Moving around on all the holds for two minutes, is a workout on an over hanging wall like this, 45degrees. Do 4 sets of two minutes 3 days a week and you can stay fit and do well on your local crag. As long as it's not Rifle, for Rifle you have to stay on the climbing wall 4 minutes, times 4 sets.
Technique, is keep your hips up on the wall and keep your shoulder blades pulled back. You want to try to avoid sagging or rounding your back.
Lots of weight training in the gym, has improved my overall leg strength, I know now that I injured more than just my Achilles tendon in the ski accident in April. The back of my knee has been really sore for months. This indicates I stretched or tore calf tendons and ligaments, from this accident. Fortunately, my overall leg strength is building and I can really feel it when cycling. Big gains this week. I can stand on my right (injured side) bike peddle and push down to increase power.
When I started rehabbing my Achilles tendon, and my body, in May, it quickly became evident to me, that the whole right side of the body had atrophied. This can happen in a short period of even 5 or six weeks. I was in great shape and 6 weeks later I was a slug through lack of normal activity. I could not imagine skiing in this condition, even without an injury. I'm sure that most recreational skiers realize, how fitness or lack of fitness, impacts their ability to ski, be safe on snow and improve their skiing.
More on this topic and what you can do to create the best ski season yet, on this blog, coming up, so check in often.
I was not so good climbing a 5-10b vertical face, which I've done easily many times before. In face climbing, you have to stand on your toes, on small edges. This is really tough of the the calf and achilles tendon.
I did however, successfully climb a 5-11b ( which is a harder rated climb) overhanging climb, but that's a totally different style, which requires much less pressure on the feet to hold you on the rock. It's going to take another two weeks before I have really face climb. But the biking is good. I can finally stand on the steep hills and that is what it is going to take to get the muscles and tendon really strong again.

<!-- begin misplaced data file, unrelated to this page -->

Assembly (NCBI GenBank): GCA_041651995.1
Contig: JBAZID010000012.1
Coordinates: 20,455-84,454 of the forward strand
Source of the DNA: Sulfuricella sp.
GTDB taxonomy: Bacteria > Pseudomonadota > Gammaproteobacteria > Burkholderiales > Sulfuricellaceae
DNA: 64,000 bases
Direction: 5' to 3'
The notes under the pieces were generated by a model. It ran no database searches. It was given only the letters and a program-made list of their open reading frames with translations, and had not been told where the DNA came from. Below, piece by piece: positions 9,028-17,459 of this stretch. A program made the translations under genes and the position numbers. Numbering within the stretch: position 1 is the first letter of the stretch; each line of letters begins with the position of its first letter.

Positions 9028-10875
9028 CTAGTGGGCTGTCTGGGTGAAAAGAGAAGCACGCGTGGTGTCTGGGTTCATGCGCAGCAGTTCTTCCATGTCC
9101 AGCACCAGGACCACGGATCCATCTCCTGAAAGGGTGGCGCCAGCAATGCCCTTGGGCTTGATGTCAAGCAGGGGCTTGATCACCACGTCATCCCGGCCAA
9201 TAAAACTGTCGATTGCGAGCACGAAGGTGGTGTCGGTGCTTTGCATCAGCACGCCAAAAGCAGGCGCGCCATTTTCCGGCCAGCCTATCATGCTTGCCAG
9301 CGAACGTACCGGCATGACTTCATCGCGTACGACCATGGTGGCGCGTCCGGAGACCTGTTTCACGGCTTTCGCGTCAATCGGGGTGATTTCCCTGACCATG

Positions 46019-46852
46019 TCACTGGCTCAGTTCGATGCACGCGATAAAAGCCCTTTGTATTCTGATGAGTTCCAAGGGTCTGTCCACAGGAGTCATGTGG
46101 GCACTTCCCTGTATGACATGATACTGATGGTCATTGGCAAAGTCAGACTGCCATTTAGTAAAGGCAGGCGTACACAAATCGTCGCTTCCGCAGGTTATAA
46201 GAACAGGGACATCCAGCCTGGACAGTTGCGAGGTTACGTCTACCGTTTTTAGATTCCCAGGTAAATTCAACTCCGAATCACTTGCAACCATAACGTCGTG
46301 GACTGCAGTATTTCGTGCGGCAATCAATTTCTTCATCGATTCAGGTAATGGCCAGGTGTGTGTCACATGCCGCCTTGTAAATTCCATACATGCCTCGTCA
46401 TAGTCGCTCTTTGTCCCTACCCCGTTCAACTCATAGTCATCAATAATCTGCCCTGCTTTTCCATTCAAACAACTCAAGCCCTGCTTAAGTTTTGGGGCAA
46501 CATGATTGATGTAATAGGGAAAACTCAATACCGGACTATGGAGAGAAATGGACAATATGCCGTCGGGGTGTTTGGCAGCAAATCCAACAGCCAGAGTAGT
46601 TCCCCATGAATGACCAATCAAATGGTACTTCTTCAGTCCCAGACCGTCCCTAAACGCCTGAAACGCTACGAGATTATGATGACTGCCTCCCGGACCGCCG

So my routine today was, this morning, 1 hour weight room upper body and shoulders, afternoon, two hours biking, 2000ft climbing on that ride, and then in the evening, weight room to do a leg routine. The tendon rehab and calf muscles are one thing, but I also have to get that leg in shape, it's lost a lot of muscle mass doing nothing for more than 10 weeks.
In the weight room for the calf muscles, I do lots of leg presses, toe stands, assisted and unassisted, and some trampoline bouncing.
Ultimately, the goal is to be in top form for the ski season, but I'm hoping to get in some big rides and tough climbs before the ski season starts.
The finish line is in sight.
1. Start your activity slower, warm up properly and build to top performance.
2. Better preparation for your season, means more rest days in between hard workouts or activity.
3. The best technique, during training and your sport activity; and the most efficient movements will save you from over working your body.
4. You'll find more aches and pains, so ice and rest are important.
5. In training, less weight and more repetitions are the right formula.
Here you see a bulge on the foot bed shoe insert (under black tape) . This is a foam pad about 1/4 inch thick, at it's highest point. It is rounded off and tapered to each side. It is attached with tape until the idea location is determined. After that it can be glued or permanently fixed.
The idea is to spread the pressure that comes from pushing on the ball of the foot evenly across the front of the foot. This gives you more ability to apply pressure for longer periods of time.
One reason that forefoot discomfort occurs is from too narrow a shoe or pressure from the sides of he shoe. This can happen in cycling or ski boots.
I've been using this neuroma pad for two seasons, it makes a huge difference in comfort and peddling ability.